Connecting the Dots for a Digital Deploy: A Guide to Engaging Pharma Stakeholders


Strategic tips for pharma to develop an overall business strategy around digital engagement.

The pharmaceutical industry serves many masters, including regulatory bodies, organized health care providers, payers, physicians, and patients. Although medication decisions were once made by physicians, a host of different stakeholders now fight for share of voice and a place at the treatment decision-making table. In the process, these players are adding complexity to the prescription process.

To successfully navigate this new landscape, pharmaceutical companies must pivot from delivering a single message through traditional channels to a multi-pronged message delivered across a growing number of digital and traditional channels. This change requires a coordinated strategy across stakeholders including patients, providers and payers, and is accomplished by incorporating digital as an integral part of the overall business strategy.

Pharmaceutical executives should keep these 4 key strategic tips in mind:

1. Leverage analytics

Pre-planning to collect pharmacoeconomic data and real-world evidence is the new standard, made necessary by the growing focus on health outcomes. With unrelenting pressure on stakeholders to cut costs and deliver more value, both payers and providers are expanding their use of health economics and outcomes research (HEOR) for access and reimbursement decisions. According to Capgemini Consulting research, today’s providers now rank real-world evidence as even more important than clinical trial data to drive treatment decisions.

Pharma companies should therefore include identification and collection of HEOR data, as well as real-world evidence, in their armamentarium when communicating the value of their products. Done right, this strategy could cut the time it takes to gain market access and increase the breadth of that access. In particular, the ability to demonstrate positive clinical outcomes and cost effectiveness at the pharmacy, organized provider, and payer level is critical to success.

2. Personalized approach

The prescribing process has also become more fragmented, requiring pharmaceutical executives to divide their focus among diverse stakeholders. It’s not enough to understand these various needs at the macro level. The needs of each target audience differ in specific situations across channels and devices.

To address this increasingly diverse set of customer and stakeholder requirements, pharmaceutical companies should gather input from all of their available resources to complete a strategic message map for each target group. This personalization matrix should capture the specific data requirements and channel(s)/format(s) needed. As a next step, further populate the map with impactful brand and marketing messages that are tailored to each audience and channel/format. This will allow the right messages to reach decision-makers in the time and way they need it.

3. Communicate effectively

While regulatory restrictions, cost pressures, and technology advances can make it more complicated to communicate the benefits of your brands, the reality is that everyone you are trying to reach is digitally connected. Today’s pharmaceutical company must be connected in order to communicate its brand message to customers when and where that message will have the greatest impact. Not having a brand in front of a decision-maker when they need it most is a lost opportunity upon which your competition will capitalize.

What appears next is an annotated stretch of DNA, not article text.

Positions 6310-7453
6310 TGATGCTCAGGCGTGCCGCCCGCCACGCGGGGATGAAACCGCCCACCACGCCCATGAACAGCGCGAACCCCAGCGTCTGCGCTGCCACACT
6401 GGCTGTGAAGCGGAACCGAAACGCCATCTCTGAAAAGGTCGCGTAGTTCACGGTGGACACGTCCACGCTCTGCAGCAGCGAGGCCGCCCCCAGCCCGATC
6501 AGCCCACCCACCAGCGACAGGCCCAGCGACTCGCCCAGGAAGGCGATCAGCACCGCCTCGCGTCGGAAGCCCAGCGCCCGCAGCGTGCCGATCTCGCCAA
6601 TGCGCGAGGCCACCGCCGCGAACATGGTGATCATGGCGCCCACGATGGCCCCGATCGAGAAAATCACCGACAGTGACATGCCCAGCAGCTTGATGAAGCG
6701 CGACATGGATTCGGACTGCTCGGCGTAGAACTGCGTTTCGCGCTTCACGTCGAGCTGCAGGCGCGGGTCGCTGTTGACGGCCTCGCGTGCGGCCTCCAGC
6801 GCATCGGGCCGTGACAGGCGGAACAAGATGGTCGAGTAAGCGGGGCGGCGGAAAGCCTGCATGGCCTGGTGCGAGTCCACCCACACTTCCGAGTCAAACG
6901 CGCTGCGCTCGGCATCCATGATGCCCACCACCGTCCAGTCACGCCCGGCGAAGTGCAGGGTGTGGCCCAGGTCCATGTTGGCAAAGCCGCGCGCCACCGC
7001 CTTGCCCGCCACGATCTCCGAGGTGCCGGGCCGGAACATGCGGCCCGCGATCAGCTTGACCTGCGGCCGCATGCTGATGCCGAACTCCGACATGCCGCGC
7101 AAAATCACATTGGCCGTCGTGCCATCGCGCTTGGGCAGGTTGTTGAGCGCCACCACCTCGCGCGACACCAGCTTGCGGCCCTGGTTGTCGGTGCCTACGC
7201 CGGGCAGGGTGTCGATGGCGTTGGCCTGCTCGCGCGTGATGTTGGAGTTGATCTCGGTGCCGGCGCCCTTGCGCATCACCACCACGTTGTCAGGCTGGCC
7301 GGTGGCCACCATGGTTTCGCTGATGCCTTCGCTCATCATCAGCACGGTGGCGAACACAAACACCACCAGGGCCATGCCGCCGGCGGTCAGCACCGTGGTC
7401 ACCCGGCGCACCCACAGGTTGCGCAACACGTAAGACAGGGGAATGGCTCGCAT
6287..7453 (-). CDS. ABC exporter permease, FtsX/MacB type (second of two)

To deliver your message and orchestrate the various touch points and strategic messaging so that your targets have the right information at the right time and via the right medium, you’ll need closed-loop, multi-channel marketing capabilities connected to your CRM. Identify the key decision-makers and influencers then monitor which touch points are having the most impact. Shift resources to support the most effective messages and channels for your key segments.

4. Plan for the future

To find your digital focus, consider the following: bring results data back into your organization and analyze for return on investment; create a platform to unite information from various silos and identify common insights that add value across the organization; expand digital capabilities to all levels and functions in the organization that are aligned to a core strategic vision; develop and communicate a value proposition that is digitally integrated, and benefits patients and positions you to deliver value to your stakeholders; tap into emerging digital channels, and engage health system customers by integrating supporting resources with electronic medical records (EMR) and other health information technology (HIT) systems.

Before you leap

A digital initiative will only be as successful as your organization’s ability to translate insights into programs that deliver tangible returns. Pharmaceutical companies need to start with an implementation framework that allows executives to regularly evaluate the impact of data-driven insights across all levels of customer interaction. Such a framework also should give an organization the flexibility to step back and, if needed, re-engineer existing processes.

About the Authors

Tim Moore is an executive vice president and global life sciences practice lead at Capgemini Consulting, the global strategy and transformation consulting organization of the Capgemini Group. He can be reached at Keith Bailey is a principal in the practice.

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